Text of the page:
idempotent semifield


An idempotent semifield is an idempotent semiring that has a zero and in which every non-zero element is invertible. Or, in other words, a skewfield in which an element may not have a negative but is always idempotent with respect to addition.


An idempotent semifield KK is idempotent semiring that has a zero 00 and in which for every non-zero element xx there is an element yy such that xy=1x \cdot y = 1. It is said to be commutative if the multiplication is commutative.

Properties as a lattice

As in the case of an idempotent semiring there is a partial order given by

xy:x+y=y x \leq y \;\;{:\!\!\Longleftrightarrow}\;\; x + y = y

which has a join given by addition. In case of an idempotent semifield this partial order also has a meet. To each semifield there is a dual semifield K *K^* given on the same set of elements as KK and with the same zero, identity, and multiplication but with addition given by interchanging join and meet, i.e. the meet becomes the new addition on non-zero elements and the zero element behaves neutral.

Equations in semifields

A version of the fundamental theorem of algebra can be formulated for semifields: A semifield is said to be algebraically closed if the equation x n=yx^n = y has a solution for all xKx\in K and n=1,2,n=1,2,\ldots.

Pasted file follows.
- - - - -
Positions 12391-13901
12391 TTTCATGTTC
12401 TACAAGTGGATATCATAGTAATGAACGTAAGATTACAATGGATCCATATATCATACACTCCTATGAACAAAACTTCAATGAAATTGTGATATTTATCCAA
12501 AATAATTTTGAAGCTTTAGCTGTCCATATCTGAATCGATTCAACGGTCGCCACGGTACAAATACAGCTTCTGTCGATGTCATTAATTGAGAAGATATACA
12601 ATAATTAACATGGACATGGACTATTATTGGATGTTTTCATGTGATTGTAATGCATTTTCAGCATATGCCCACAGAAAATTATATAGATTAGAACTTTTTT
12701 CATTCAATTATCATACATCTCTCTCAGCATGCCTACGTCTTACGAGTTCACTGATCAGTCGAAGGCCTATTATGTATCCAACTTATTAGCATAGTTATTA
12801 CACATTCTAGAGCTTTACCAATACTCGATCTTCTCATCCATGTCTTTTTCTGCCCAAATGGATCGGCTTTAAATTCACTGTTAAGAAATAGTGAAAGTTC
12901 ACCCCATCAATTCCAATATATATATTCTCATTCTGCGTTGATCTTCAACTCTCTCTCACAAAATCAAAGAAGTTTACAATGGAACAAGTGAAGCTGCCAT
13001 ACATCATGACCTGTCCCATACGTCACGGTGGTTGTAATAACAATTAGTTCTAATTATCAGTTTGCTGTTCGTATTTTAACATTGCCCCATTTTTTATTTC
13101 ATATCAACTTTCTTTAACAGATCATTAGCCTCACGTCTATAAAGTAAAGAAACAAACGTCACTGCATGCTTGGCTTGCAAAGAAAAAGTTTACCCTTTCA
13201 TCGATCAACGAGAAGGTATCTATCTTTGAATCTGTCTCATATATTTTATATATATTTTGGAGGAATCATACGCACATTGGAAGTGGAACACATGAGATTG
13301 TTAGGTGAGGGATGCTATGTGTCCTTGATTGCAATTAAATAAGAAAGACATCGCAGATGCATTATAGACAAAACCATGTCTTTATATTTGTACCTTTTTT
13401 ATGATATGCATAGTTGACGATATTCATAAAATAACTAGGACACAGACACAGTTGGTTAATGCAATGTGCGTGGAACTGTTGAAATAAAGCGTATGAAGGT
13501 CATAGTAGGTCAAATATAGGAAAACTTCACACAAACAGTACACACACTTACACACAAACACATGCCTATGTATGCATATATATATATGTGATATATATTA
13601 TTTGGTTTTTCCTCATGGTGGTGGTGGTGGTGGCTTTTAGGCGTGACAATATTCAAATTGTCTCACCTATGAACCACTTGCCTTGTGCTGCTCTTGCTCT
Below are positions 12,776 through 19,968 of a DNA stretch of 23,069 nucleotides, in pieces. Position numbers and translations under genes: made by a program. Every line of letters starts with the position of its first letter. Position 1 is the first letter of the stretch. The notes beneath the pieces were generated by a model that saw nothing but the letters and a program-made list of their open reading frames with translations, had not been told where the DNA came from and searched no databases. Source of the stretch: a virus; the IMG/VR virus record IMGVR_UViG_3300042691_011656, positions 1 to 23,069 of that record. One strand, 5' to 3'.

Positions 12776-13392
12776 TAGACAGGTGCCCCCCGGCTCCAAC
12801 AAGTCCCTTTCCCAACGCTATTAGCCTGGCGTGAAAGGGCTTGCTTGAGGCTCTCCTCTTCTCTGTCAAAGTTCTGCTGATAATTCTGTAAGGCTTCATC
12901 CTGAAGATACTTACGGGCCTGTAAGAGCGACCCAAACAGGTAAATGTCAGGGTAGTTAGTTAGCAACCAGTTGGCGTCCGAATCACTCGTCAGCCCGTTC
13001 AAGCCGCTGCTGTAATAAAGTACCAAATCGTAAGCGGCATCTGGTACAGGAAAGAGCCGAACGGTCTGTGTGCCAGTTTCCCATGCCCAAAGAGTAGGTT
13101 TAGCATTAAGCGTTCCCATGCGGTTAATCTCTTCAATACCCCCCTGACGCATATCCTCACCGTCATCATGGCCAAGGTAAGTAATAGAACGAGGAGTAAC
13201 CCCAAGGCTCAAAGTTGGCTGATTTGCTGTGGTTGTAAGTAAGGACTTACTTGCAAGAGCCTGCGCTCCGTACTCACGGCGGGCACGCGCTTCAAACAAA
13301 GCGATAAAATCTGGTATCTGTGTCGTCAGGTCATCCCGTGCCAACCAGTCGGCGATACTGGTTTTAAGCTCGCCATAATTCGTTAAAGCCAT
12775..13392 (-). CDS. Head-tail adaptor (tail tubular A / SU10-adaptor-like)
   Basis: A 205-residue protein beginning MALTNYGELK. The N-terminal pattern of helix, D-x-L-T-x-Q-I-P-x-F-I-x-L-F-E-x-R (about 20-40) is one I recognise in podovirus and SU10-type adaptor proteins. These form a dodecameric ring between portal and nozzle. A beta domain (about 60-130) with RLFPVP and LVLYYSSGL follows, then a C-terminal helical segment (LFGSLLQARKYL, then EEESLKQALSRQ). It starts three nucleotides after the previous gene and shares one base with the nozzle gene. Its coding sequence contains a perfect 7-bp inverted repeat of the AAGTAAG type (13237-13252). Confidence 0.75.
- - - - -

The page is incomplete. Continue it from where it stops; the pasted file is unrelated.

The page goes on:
In an algebraically closed commutative idempotent semifield K K with 0a=0 0 \cdot a = 0 for all aK a \in K the equation

p 0+p 1x 1+p 2x 2++p nx n=y p_0 + p_1 \cdot x^1 + p_2 \cdot x^2 + \ldots + p_n x^n = y

with y,p 0,,p nKy,p_0, \ldots, p_n \in K and n=1,2,n=1,2,\ldots has a solution in KK if and only if yp 0y \geq p_0. If p 0=0p_0 = 0, then the solution is unique and can be expressed in terms of the coefficients with help of radicals, multiplication, inverse and meet (i.e. a polynomial in the radicals of y,p 0,,p ny, p_0, \ldots, p_n over the dual semifield).


  • The max-plus algebra [,+)[-\infty, +\infty) with addition given by maximum and multiplication given by ordinary addition.

  • The two element semifield {0,1} \{ 0, 1 \} with 01 0 \leq 1 and +== + = \cdot = \vee is commutative and algebraically closed but does not fulfill the assumptions of theorem . Indeed, the equation 1x=1 1 \cdot x = 1 does not have a unique solution.


In the reference the assumption that 0a=00 \cdot a = 0 is not explicit (otherwise the base step in the induction in the proof of Proposition 2 therein doesn’t work).

  • Shpiz, Solution of algebraic equations in idempotent semifields, Communications of the Moscow Mathematical Society (1960), russian english

Last revised on July 12, 2021 at 07:18:55. See the history of this page for a list of all contributions to it.